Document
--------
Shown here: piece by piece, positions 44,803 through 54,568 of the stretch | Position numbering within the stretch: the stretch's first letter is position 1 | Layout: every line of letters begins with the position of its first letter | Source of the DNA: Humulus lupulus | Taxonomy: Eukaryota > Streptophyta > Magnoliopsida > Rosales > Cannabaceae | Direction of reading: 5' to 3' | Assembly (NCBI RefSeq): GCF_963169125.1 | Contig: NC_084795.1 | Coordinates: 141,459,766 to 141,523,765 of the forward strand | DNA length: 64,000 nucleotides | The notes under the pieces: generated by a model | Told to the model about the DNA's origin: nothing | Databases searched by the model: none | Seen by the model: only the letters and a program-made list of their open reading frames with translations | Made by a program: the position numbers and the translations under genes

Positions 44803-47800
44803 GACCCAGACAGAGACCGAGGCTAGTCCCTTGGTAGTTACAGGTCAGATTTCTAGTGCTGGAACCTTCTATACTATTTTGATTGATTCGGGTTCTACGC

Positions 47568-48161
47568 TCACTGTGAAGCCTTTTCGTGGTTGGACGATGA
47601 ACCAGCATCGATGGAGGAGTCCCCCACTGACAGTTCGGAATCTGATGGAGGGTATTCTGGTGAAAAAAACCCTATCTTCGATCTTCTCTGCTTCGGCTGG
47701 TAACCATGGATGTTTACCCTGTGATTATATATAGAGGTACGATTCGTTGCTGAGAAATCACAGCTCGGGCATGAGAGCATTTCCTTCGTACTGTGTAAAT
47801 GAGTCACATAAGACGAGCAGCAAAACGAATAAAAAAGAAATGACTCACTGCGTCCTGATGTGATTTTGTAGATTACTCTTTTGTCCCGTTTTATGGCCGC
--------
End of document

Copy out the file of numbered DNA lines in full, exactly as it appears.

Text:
Shown here: piece by piece, positions 44,803 through 54,568 of the stretch | Position numbering within the stretch: the stretch's first letter is position 1 | Layout: every line of letters begins with the position of its first letter | Source of the DNA: Humulus lupulus | Taxonomy: Eukaryota > Streptophyta > Magnoliopsida > Rosales > Cannabaceae | Direction of reading: 5' to 3' | Assembly (NCBI RefSeq): GCF_963169125.1 | Contig: NC_084795.1 | Coordinates: 141,459,766 to 141,523,765 of the forward strand | DNA length: 64,000 nucleotides | The notes under the pieces: generated by a model | Told to the model about the DNA's origin: nothing | Databases searched by the model: none | Seen by the model: only the letters and a program-made list of their open reading frames with translations | Made by a program: the position numbers and the translations under genes

Positions 44803-47800
44803 GACCCAGACAGAGACCGAGGCTAGTCCCTTGGTAGTTACAGGTCAGATTTCTAGTGCTGGAACCTTCTATACTATTTTGATTGATTCGGGTTCTACGC

Positions 47568-48161
47568 TCACTGTGAAGCCTTTTCGTGGTTGGACGATGA
47601 ACCAGCATCGATGGAGGAGTCCCCCACTGACAGTTCGGAATCTGATGGAGGGTATTCTGGTGAAAAAAACCCTATCTTCGATCTTCTCTGCTTCGGCTGG
47701 TAACCATGGATGTTTACCCTGTGATTATATATAGAGGTACGATTCGTTGCTGAGAAATCACAGCTCGGGCATGAGAGCATTTCCTTCGTACTGTGTAAAT
47801 GAGTCACATAAGACGAGCAGCAAAACGAATAAAAAAGAAATGACTCACTGCGTCCTGATGTGATTTTGTAGATTACTCTTTTGTCCCGTTTTATGGCCGC